What is a Diverse Supplier?

A business that is more than 50% owned or controlled by an underrepresented individual or group (i.e. woman, minority, veteran, etc.). 


What is a Supplier Diversity Program?

A proactive business program encouraging the use of small and diverse-owned businesses to enable these companies a more equal share in the market. 



7 Steps to Start a Law Firm Supplier Diversity Program


Supplier diversity programs are procurement’s sure advantage. The program encourages companies to procure from businesses owned and operated by underrepresented individuals and groups. Many large corporations have long enacted these programs and are looking to their partners and suppliers to do the same.

If you want your firm to be recognized by a corporate client, consider starting a supplier diversity program. It is inevitable that this will soon become a non-negotiable for most organizations. All business benefits aside, it is simply the right thing to do and can add to your firm’s diversity, equity, and inclusion efforts.  

Benefits of Starting a Supplier Diversity Program at Your Law Firm

  • Fostering innovation
  • Expanding your network pool
  • Increasing quality 
  • Decreasing costs

Benefits of Becoming a Certified Diverse Supplier

  • Competitive advantage 
  • Increased visibility 
  • Network support 
  • Eligibility for recognition and awards 


7 Steps to Start a Supplier Diversity Program


1. Build Your Business Case

Create a plan detailing how the program will begin and move forward, how it will be implemented into the sourcing process, and how you will measure the program’s success is a vital first step. This document will be your building blocks for the program.

2. Executive Buy-In

Take your business case and present it to your firm’s executive leadership. This step is critical for program success. Without support from the top down, your program will never get past the beginning planning stage.

3. Define Your Goals

As with any business plan, there needs to be clearly identified goals that can measure the progress of the program. Examples include diverse supplier spend, diverse supplier count, and cost savings.   

4. Establish Baseline Spend

Establishing a baseline spend on diverse suppliers will set your program up for success. Your firm is committing to spending a set budget. Use the committed budget to your program’s advantage and educate your team to ensure the budget is spent. Supplier spend is a great metric to measure your program.

5. Establish Sourcing Process

The program needs to influence your firm’s buying decisions and be a part of the provider vetting process. Define how your firm will centralize the program into buying decisions and prioritize economic and social equality.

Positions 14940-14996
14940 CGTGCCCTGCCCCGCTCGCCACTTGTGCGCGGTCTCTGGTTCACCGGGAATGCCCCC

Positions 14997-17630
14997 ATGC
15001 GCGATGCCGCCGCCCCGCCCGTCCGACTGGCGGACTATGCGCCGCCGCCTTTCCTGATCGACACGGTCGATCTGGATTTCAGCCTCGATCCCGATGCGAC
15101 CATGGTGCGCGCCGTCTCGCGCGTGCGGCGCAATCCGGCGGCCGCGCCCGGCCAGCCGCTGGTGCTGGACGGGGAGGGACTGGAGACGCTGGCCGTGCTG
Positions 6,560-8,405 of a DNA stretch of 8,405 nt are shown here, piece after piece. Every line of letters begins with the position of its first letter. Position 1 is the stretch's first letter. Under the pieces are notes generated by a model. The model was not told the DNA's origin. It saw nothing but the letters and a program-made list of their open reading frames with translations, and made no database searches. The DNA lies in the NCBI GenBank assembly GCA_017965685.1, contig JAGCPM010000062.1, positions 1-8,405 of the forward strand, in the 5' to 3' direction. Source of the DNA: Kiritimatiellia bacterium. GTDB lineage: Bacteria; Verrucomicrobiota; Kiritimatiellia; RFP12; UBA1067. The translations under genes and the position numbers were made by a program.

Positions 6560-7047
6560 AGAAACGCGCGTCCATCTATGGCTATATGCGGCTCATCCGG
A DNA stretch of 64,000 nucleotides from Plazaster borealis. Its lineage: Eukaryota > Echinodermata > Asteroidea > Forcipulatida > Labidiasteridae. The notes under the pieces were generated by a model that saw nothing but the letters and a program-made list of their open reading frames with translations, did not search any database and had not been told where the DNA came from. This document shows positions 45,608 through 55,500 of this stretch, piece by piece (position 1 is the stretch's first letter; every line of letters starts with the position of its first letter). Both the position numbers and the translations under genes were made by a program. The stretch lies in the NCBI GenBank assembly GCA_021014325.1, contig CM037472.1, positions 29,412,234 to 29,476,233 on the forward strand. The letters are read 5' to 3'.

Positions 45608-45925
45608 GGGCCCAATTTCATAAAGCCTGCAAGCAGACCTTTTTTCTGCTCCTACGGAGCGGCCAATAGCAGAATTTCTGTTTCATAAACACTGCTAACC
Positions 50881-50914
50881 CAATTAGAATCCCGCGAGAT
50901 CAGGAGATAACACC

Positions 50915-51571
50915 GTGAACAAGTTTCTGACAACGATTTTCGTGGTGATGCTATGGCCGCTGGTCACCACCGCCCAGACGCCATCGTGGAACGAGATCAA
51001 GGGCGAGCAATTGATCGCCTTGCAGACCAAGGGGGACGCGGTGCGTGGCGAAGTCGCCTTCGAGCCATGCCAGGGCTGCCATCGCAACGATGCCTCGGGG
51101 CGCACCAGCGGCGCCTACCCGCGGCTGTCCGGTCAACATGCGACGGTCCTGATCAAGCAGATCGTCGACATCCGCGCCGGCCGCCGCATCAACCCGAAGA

6. Leverage Business Networks

Find diverse businesses on various enterprise networks such as Women’s Business Enterprise Network Council (WBENC), Small Business Association (SBA), National LGBT Chamber of Commerce (NLCC), and National Veteran Owned Business Association. Leverage the wide audience these networks offer to expand your firm’s reach.

7. Improvement Plan

A key step in any program is measuring your efforts and preparing next steps for program improvement and growth. Set goals that are measurable and achievable as it relates to your industry. Staff education should be a large part of your program launch and program improvement plan. The more the program is ingrained into your firm’s culture, the greater chance it will have of continued success.


Supplier diversity programs benefit all parties involved, but it is not a one-and-done item on a checklist. It is an ongoing process of communication and measurement to stay on track and continue to progress toward your goals. Your program should set a clear path for your firm to follow, be goal-oriented, and implement a strategy for continued growth both financially and socially. Supplier diversity solution providers are a great resource to help you get started today.


Supplier Diversity Providers


LMI's Supplier Diversity Program

LMI has long been sourcing services from diverse businesses, but officially launched a supplier diversity program in 2020 when we launched our Corporate Sustainability and Responsibility Program. In 2020, we moved to a fully remote workforce leading us to re-evaluate our short-term and long-term goals related to our environmental, economic, and social impact. Each year we look to expand the program and promote diversity, equality, and inclusion within our organization.